The problem here is the interpretation, though. I'm not advocating you don't listen to critique, and plug up your ears when others give you suggestions on how to improve. Having a thick skin as an artist is immensely important. So is the desire to get better, to be receptive to change. However, this does not mean you should allow a hateful opinion to change the course of something you personally want to do. Really, it all depends on your personal standards and what you want out of yourself as an artist.

Again, let me make myself clear here. Critique is vital to an artist's growth. Being used to criticism, and able to take it and shape something out of it, is an invaluable trait, one you will benefit most from learning early on in your career. I don't like it when artists hide behind the word 'style' more than anyone else. But you know what else is important? Knowing the difference between criticism intended on bettering you as an artist, and just straight-up hate for your work. One is a resource you can use to level up. The other is noise. Noise wastes your time, and the time of the person making it. Chances are nothing you could create would make them happy, so it's not really meant to be. Press on, and don't lose sight of yourself. : )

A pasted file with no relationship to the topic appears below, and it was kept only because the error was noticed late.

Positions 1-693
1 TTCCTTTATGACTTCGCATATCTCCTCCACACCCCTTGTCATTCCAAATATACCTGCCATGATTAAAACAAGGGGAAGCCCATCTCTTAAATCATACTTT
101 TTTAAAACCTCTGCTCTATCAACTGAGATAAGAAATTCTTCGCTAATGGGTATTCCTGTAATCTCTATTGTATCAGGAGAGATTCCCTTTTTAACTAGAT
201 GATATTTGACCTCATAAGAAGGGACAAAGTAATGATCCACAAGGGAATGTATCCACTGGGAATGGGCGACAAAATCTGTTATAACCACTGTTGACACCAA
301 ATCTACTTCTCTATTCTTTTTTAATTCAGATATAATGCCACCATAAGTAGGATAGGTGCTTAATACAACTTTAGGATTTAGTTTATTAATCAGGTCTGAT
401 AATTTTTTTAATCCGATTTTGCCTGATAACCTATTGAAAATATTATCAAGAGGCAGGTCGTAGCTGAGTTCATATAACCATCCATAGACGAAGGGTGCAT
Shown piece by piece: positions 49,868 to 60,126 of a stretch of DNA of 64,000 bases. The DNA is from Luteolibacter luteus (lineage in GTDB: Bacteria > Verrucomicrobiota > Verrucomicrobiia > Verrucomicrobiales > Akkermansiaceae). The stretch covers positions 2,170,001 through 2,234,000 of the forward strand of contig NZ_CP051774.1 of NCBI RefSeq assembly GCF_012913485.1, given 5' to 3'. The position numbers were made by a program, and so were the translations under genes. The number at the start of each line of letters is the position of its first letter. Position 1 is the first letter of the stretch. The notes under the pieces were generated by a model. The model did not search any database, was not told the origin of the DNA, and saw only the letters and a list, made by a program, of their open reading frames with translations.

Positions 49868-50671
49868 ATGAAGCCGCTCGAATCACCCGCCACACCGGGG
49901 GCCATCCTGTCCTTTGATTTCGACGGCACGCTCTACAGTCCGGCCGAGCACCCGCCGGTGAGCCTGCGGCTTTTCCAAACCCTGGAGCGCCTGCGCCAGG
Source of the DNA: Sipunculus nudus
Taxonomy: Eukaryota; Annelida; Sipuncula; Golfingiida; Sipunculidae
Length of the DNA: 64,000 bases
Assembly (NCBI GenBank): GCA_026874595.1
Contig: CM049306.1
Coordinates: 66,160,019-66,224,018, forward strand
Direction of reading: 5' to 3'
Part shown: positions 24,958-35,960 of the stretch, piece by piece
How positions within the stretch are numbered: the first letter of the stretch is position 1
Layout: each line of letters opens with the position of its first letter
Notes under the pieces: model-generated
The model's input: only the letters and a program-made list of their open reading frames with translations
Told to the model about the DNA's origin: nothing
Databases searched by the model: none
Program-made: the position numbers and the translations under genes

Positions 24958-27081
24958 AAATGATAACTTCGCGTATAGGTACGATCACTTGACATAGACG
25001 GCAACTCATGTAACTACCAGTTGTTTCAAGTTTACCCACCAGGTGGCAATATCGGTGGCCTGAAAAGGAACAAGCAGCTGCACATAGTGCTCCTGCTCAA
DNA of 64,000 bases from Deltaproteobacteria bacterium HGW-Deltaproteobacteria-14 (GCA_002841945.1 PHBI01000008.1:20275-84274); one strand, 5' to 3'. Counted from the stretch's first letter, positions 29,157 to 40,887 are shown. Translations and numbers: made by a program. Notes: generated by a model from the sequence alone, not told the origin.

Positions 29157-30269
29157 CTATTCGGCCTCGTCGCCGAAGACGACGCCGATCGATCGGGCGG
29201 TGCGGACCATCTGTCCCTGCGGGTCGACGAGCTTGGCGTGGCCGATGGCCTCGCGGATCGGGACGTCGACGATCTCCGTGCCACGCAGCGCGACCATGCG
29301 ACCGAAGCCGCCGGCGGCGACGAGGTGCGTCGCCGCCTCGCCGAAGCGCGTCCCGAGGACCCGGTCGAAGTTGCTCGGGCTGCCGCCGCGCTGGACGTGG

Any artist should be so lucky as to create work that makes people want more. That's the real be-all and end-all of art, in my opinion. If people want to see more from you, you're doing something right.  And I don't think it matters if what you're doing is western, eastern, toony, flashy, painty, indie, noir-y, abstractified, or furry fishhead anthro space alien debutantes fighting dragons. :|

5. Drawing is only non-productive when you aren't doing it.

If you're anything like me, you've wasted a lot of time in your life worrying that what you're putting to paper really isn't pushing any of your own personal boundaries far enough. And while expanding your horizons is a fantastic thing to do, sometimes you just got to kick back.